August 3, 2017
New Delhi, Delhi, India
The Kingdom of Saudi Arabia is perhaps best known for its oil-rich economy. Few know that there are myriad other natural treasures courting its reservoirs deep down in the heart of the earth. Gold, phosphate, uranium, and scores of other valuable minerals are all sitting there with aplomb. However, there is another resource that the country considers its real wealth – its people.
Its people are the reason why the country is investing heavily in providing them with the best of healthcare and quality of life. ‘Vision 2030’, the roadmap for economic and developmental action in the Kingdom of Saudi Arabia, is built around three themes: a vibrant society, a thriving economy and an ambitious nation. A vibrant society wherein people, amongst other parameters, enjoy a good life in a beautiful environment, are protected by caring families and are supported by an empowering social and health care system.
Saudi Arabia’s Ministry of Health has chalked out 15 strategic objectives in its National Transformation Programme to achieve this end. Acting on the strategic objective of improving public health services with a focus on obesity and smoking, Saudi Arabia recently imposed ‘sin tax’ on cigarettes, high-sugar energy drinks and other soft drinks. The move, led to a double-fold increase in the prices of these commodities, and was lauded worldwide.
The country’s strong economic performance over the years has propelled rapid expansion of health, education and social services infrastructure, courtesy the efficient channelization of investments in these key development indicators. Currently, Saudi Arabia ranks an impressive 38 on the UNDP human development index, spending 3.5% of its GDP on health. According to the World Health Organization (WHO), Saudi Arabia’s spending on health and social affairs has increased by 26% since 2010 and has made remarkable strides in the achievement of Millennium Development Goals (MDG) targets. Programmes related to immunization, maternal and child health, vaccine-preventable diseases and eradication of poliomyelitis have been remarkably successful. Doctors are also being trained to improve treatment for chronic diseases such as heart disease, diabetes and cancer that threaten the nation’s health. The average life expectancy in the Kingdom has increased from 66 to 74 years in the last three decades.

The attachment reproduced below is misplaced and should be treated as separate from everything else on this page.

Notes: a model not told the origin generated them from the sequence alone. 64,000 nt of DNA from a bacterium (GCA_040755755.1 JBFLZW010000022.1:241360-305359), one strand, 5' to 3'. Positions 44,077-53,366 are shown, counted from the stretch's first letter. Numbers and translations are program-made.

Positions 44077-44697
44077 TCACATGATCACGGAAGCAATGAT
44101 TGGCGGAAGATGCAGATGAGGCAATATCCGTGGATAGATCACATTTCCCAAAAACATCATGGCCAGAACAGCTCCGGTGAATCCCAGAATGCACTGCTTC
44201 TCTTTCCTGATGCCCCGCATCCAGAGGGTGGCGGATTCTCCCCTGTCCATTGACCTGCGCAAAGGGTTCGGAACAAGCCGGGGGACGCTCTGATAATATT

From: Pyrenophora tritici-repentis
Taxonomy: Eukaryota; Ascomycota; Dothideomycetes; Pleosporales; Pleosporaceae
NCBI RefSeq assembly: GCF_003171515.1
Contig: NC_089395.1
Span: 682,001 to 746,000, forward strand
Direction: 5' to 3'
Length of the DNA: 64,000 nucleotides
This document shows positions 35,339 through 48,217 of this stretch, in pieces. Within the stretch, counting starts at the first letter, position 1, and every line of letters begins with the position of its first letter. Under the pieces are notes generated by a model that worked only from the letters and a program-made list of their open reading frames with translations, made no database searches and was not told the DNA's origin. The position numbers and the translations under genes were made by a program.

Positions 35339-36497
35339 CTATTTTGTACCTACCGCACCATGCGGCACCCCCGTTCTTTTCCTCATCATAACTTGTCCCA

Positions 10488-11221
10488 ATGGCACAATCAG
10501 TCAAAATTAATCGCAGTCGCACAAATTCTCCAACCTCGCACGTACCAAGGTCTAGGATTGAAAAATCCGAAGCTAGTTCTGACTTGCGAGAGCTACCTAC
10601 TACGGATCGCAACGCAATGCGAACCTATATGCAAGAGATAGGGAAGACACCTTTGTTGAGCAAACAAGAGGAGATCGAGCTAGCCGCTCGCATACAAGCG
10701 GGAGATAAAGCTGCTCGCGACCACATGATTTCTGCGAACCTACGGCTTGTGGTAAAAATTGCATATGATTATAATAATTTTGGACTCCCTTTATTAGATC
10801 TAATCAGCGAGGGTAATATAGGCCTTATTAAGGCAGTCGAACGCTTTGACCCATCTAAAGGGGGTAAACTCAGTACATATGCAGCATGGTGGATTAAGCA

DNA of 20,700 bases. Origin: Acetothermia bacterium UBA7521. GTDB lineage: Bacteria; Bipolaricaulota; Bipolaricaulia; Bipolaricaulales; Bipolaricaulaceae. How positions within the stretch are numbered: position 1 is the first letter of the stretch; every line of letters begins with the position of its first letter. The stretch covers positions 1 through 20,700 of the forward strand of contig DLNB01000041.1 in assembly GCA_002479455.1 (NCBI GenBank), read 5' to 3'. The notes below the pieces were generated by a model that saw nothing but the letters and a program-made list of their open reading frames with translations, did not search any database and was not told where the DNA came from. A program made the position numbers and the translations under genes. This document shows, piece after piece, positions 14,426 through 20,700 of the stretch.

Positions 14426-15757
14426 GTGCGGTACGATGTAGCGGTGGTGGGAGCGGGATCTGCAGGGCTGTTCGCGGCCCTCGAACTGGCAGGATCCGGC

The state, which currently provides nearly 80% of health care, is now trying to encourage private investment in the sector. The responsibility for providing health care is being transferred to a network of public corporations that compete both against each other and against the private sector. Corporatization, the government believes, will promote transparency among providers thereby enhancing the capability, efficiency and productivity of care and treatment and increase the options available to its citizens. Private medical insurance is also being developed to improve access to medical services and to reduce waiting time for doctor appointments. The government meanwhile will continue to hold the legislative, regulatory and supervisory roles.
Saudi Commission for Tourism & National Heritage (SCTH) has also developed specifications, standards and procedures for the health and wellness tourism programmes in hospitals, medical centres and health resorts. Along with partners in the public and private sectors, special products and services are being devised to attract tourists to the segment.
Aiming to ensure a good quality of life, a healthy lifestyle and an attractive living environment for its citizens, the state is focusing on promoting their physical, psychological and social well-being. For instance, the state is working with the private sector to establish additional dedicated facilities and programs to encourage widespread and regular participation in sports and athletic activities. Open and landscaped areas are also being developed further to meet the recreational needs of individuals and families. Based on its major plans that are in the pipeline, the state aims to increase the ratio of individuals exercising at least once a week from 13% of population to 40% by 2030 and to increase household spending on cultural and entertainment activities inside the Kingdom from the current level of 2.9% to 6%.
The Kingdom’s wellness initiatives evoke the old adage that health is wealth. Having identified the key health priorities and major strategic directions, Saudi Arabia has proved beyond doubt that its real wealth are its people and their health is what matters the most.